Arsene Wenger was honest in his appraisal of Arsenal’s extraordinary capitulation against Anderlecht, but contrition will not appease the growing sense of unrest at the Emirates.
When Mikel Arteta stroked his side in front from 12 yards there was a brief rendition of an old classic as ‘one-nil to the Arsenal’ reverberated around the stands.
But unlike their miserly forefathers this team cannot be relied upon to hold onto such leads.
Having played nine homes games in all competitions this season, the Gunners have kept just two clean sheets and shipped 12 goals in the process.
On Tuesday night their fragility was on display long before Anthony Vanden Borre poked home, and the panic that ensued has robbed them of any chance of topping Group D.
With just one point needed from their remaining two games, against Borussia Dortmund and Galatasaray, to secure second, there is little doubt they will join the Germans in the last 16.
However, there is now an increased probability that once there, they will face one of Real Madrid, Bayern Munich, Paris Saint-Germain or Atletico Madrid.
Arsenal would not start as favourites to beat any of that quartet over two legs, ensuring that a sense of foreboding has accompanied Aleksander Mitrovic’s late headed leveller.
How Wenger must wish he could turn back his clock to mid-May. Aaron Ramsey’s 109th-minute winner in the FA Cup final gave the Frenchman a platform, but his own negligence has prohibited the club building on it.
His priority over the summer – especially with the departures of Bacary Sagna and Thomas Vermaelen long forecast – should have been to significantly strengthen in defence and sign a holding midfield player.
Admittedly Mathieu Debuchy and Calum Chambers were both astute additions, but it is almost criminal to start a gruelling nine-month season with only six senior defenders.
Moreover, Wenger has admitted he knew Vermaelen was leaving, and as such his inability to bring in a frontline replacement is reckless at the very least.
Imagine the reaction had a less experienced manager splashed the cash on a World Cup star such as Alexis Sanchez, when he barely had enough defenders to fill a substitutes’ bench.
It is not Nacho Monreal’s fault, of course, that he has been forced to play out of position for the past few weeks, and it is not only the job of the back four to defend.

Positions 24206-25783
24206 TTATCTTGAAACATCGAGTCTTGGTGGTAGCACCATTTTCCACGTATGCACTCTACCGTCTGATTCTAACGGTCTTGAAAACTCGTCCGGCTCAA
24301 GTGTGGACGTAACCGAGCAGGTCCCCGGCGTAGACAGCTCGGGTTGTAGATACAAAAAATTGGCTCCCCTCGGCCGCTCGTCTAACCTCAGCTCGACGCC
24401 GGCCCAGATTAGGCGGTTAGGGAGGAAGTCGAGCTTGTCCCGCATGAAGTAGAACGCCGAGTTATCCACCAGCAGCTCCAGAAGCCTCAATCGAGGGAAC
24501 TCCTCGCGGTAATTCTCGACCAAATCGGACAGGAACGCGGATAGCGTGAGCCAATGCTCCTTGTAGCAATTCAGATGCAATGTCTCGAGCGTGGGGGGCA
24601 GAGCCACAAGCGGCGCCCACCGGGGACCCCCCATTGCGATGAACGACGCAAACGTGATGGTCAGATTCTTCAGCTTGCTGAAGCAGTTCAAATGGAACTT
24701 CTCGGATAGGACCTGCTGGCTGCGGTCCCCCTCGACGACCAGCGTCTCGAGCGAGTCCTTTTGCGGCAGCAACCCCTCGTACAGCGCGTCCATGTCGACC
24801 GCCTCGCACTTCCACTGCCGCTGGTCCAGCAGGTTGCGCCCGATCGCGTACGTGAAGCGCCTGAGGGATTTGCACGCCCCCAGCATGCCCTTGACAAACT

The team’s frailty runs far deeper than that. On Tuesday night there was a naivety to Arsenal’s play as Ramsey and co refused to curb their attacking instincts even when Anderlecht began their comeback.
At other times this season, such as in the draw with Man City, the team has been gripped with anxiety. Neither Arteta nor Mathieu Flamini give the side the requisite stability at the base of midfield, and thus the Gunners have very little resilience when pressure is applied.
Fans were calling for an upgrade on the pair long before the end of last season, and many were baffled when Wenger instead decided to put his faith in Abou Diaby. The injury-prone midfielder has played just once this season.
By contrast two former Arsenal midfielders have shone in the Premier League, since both returning from a spell in Spain with Barcelona. But while many Gunners fans may dream of seeing Cesc Fabregas back at the Emirates, it is his former Barca and Arsenal team-mate, Alex Song, who really could have made a difference.
Song has been a revelation at West Ham, and his energetic display against City last month was key as the Hammers won 2-1.
It was a performance that suggested he still had a future at the highest level, and with Arsenal crying out for some steel in the middle of the pitch it is a wonder why he wasn’t coaxed back to north, instead of east, London.
It impossible to overstate Wenger’s importance not just in Arsenal’s development, but also that of the Premier League. However, he possesses a defensive blind spot that is preventing the club moving forward again.